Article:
Some calls are over-resourced because of a lack of communication or confusion over their exact nature and so my next call, to a 76 year-old female who was described as ‘unconscious’ but actually wasn’t, was also given to a MRU, who’d arrived way ahead of me, and an ambulance crew, who drew up soon after me. I’d been dragged all the way across town and I thought it must be a cardiac arrest if they needed all of us on scene. The lady was in bed, unwell with a UTI but not in any immediate danger. I left after a quick check that I wasn’t required – the little flat was filling up with uniformed medics and it was a little cramped.

I’ve never gone to a dialysis centre before and I got my first call to one, in support of a crew who had already been despatched for a 62 year-old man who had developed DIB during his treatment. The little clinic was in an alley off a main road and it comprised a single ‘ward’, lined with beds, every one of which was occupied by a patient connected to a dialysis machine – a LOT of blood was being cleaned today.

The patient didn’t have DIB as such – he had a fever and this had triggered a 999 call, which, considering his condition, was fair enough. The crew didn’t really need me there, so I bid them farewell and went on my way.

The rain fell heavily towards the end of my day and I went north to deal with a 35 year-old man, described by a caller as ‘very drunk and passed out in the street’. The police joined me for this one and I was glad of them because the drunken man had a very protective dog with him and it barked and snapped at us whenever we tried to get near. The man was sitting up and was quite conscious when we arrived – he didn’t need or want to go to hospital, so the police persuaded him to move on, which he did after two attempts at standing up and walking in a straight line failed. His dog wasn’t going to let us handle his master anyway, so we all hoped he’d disappear around a corner so that nobody else called an ambulance for him. If they did, it would be prudent to mention the mean dog next time.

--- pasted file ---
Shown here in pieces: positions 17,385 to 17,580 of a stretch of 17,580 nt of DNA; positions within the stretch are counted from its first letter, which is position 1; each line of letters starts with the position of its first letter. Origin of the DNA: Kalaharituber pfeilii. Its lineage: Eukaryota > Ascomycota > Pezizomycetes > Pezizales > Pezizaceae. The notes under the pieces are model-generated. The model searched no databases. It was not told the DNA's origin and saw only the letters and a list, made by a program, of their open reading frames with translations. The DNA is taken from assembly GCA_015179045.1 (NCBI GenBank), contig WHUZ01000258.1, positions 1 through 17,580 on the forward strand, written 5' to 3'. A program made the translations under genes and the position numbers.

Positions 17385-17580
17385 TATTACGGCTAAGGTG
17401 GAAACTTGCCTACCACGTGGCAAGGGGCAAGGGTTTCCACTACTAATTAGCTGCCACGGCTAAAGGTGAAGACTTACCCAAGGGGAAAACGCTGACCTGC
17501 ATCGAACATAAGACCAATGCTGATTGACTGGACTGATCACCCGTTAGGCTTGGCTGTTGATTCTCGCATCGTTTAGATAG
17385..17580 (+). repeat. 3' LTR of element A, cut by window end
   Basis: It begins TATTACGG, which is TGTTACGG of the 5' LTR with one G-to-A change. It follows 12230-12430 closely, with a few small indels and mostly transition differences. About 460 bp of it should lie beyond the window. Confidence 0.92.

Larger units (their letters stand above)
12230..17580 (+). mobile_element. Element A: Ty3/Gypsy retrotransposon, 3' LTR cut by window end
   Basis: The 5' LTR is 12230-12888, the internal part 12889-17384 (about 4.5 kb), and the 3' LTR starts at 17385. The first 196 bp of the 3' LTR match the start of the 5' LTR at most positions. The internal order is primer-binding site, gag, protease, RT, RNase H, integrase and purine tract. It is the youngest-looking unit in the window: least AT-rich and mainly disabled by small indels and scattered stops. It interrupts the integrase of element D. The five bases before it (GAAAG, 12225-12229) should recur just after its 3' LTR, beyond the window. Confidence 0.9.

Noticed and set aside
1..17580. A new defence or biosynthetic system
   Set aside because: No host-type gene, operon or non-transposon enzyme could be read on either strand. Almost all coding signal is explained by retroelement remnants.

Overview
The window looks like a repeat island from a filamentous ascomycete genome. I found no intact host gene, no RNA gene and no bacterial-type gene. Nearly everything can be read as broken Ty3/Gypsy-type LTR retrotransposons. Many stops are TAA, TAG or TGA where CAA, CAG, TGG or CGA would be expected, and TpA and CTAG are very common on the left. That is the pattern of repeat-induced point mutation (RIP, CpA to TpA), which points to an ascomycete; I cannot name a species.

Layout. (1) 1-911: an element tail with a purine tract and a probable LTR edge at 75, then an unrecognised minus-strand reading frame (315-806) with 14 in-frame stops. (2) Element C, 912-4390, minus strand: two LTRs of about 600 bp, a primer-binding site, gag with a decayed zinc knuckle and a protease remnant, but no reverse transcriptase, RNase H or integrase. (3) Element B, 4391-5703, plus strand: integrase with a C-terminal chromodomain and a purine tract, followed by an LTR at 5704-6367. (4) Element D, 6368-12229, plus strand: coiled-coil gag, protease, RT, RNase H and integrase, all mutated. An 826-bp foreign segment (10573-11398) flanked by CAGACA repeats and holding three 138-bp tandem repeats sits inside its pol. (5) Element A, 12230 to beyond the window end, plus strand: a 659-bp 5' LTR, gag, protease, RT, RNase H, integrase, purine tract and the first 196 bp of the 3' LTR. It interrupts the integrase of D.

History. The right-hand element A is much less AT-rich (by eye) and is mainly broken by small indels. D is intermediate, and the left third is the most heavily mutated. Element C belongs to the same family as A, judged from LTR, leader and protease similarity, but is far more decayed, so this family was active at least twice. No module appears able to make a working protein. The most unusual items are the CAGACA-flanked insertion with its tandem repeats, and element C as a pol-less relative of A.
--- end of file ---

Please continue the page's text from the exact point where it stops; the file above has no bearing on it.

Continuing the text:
I was just about half-way to my destination (base station and home) when I got a call ten minutes from the end of my twelve hour stint. They wanted me to go back up north, in the opposite direction, for a 40 year-old with DIB at a train station. There were no other vehicles available, I was told. I wasn’t happy but I knew I’d quickly be reminded of the fact that I was still on duty, regardless of the enforced overtime I was about to do. Such is the nature of the job.

I got there to find the police standing around a man who wasn’t having any difficulty with his breathing at all. He was dizzy. He didn’t want to go to hospital and had no interest in being checked out by an ambulance crew. I carried out my own obs and asked him three times if he wanted to go to hospital. He didn’t – thrice.

I had another twelve hours to do the next day; I’d be getting up at 4.45am and it would take me an hour to get home, so my mood changed with the weather as I sat in the heavy rush-hour traffic on the way back to the station.

Be safe.


Anonymous said...

On every Crew, is there at least one paramedic or do you get crews with two EMT's ?

Fiz said...

Take care and be safe this weekend, xf and the same to all the other emergency services and nurses and doctors out there.

miss emma said...

aw 12-hour shifts must be the worst!hope it stays sunny for you during the bank holiday!

and what are your thougths on boris johnson winning the election?
emma x